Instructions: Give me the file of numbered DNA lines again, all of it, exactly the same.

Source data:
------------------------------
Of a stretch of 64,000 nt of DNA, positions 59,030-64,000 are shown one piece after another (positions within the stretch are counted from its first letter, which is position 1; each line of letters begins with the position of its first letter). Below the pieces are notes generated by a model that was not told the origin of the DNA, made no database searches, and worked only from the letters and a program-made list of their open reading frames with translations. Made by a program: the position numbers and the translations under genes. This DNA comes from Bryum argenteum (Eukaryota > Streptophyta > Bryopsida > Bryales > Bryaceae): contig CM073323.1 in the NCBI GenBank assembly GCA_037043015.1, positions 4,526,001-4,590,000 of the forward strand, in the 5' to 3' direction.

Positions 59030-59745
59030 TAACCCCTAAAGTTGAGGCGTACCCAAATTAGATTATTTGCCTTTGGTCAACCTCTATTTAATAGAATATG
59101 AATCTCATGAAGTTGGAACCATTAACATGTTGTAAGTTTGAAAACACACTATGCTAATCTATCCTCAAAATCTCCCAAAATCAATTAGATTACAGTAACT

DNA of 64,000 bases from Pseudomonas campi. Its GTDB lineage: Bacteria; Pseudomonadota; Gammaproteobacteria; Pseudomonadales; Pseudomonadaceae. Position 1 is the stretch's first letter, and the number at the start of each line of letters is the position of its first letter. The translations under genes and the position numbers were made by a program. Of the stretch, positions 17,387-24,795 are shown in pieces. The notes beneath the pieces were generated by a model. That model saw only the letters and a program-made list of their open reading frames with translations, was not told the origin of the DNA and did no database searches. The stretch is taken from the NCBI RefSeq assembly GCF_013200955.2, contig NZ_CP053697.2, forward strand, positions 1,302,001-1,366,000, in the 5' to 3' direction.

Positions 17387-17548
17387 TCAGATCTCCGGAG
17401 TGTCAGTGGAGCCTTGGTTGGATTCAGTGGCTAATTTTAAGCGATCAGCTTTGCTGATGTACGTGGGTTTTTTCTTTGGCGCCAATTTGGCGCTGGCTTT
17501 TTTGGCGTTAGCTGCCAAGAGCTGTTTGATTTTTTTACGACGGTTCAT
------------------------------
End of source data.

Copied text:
Of a stretch of 64,000 nt of DNA, positions 59,030-64,000 are shown one piece after another (positions within the stretch are counted from its first letter, which is position 1; each line of letters begins with the position of its first letter). Below the pieces are notes generated by a model that was not told the origin of the DNA, made no database searches, and worked only from the letters and a program-made list of their open reading frames with translations. Made by a program: the position numbers and the translations under genes. This DNA comes from Bryum argenteum (Eukaryota > Streptophyta > Bryopsida > Bryales > Bryaceae): contig CM073323.1 in the NCBI GenBank assembly GCA_037043015.1, positions 4,526,001-4,590,000 of the forward strand, in the 5' to 3' direction.

Positions 59030-59745
59030 TAACCCCTAAAGTTGAGGCGTACCCAAATTAGATTATTTGCCTTTGGTCAACCTCTATTTAATAGAATATG
59101 AATCTCATGAAGTTGGAACCATTAACATGTTGTAAGTTTGAAAACACACTATGCTAATCTATCCTCAAAATCTCCCAAAATCAATTAGATTACAGTAACT

DNA of 64,000 bases from Pseudomonas campi. Its GTDB lineage: Bacteria; Pseudomonadota; Gammaproteobacteria; Pseudomonadales; Pseudomonadaceae. Position 1 is the stretch's first letter, and the number at the start of each line of letters is the position of its first letter. The translations under genes and the position numbers were made by a program. Of the stretch, positions 17,387-24,795 are shown in pieces. The notes beneath the pieces were generated by a model. That model saw only the letters and a program-made list of their open reading frames with translations, was not told the origin of the DNA and did no database searches. The stretch is taken from the NCBI RefSeq assembly GCF_013200955.2, contig NZ_CP053697.2, forward strand, positions 1,302,001-1,366,000, in the 5' to 3' direction.

Positions 17387-17548
17387 TCAGATCTCCGGAG
17401 TGTCAGTGGAGCCTTGGTTGGATTCAGTGGCTAATTTTAAGCGATCAGCTTTGCTGATGTACGTGGGTTTTTTCTTTGGCGCCAATTTGGCGCTGGCTTT
17501 TTTGGCGTTAGCTGCCAAGAGCTGTTTGATTTTTTTACGACGGTTCAT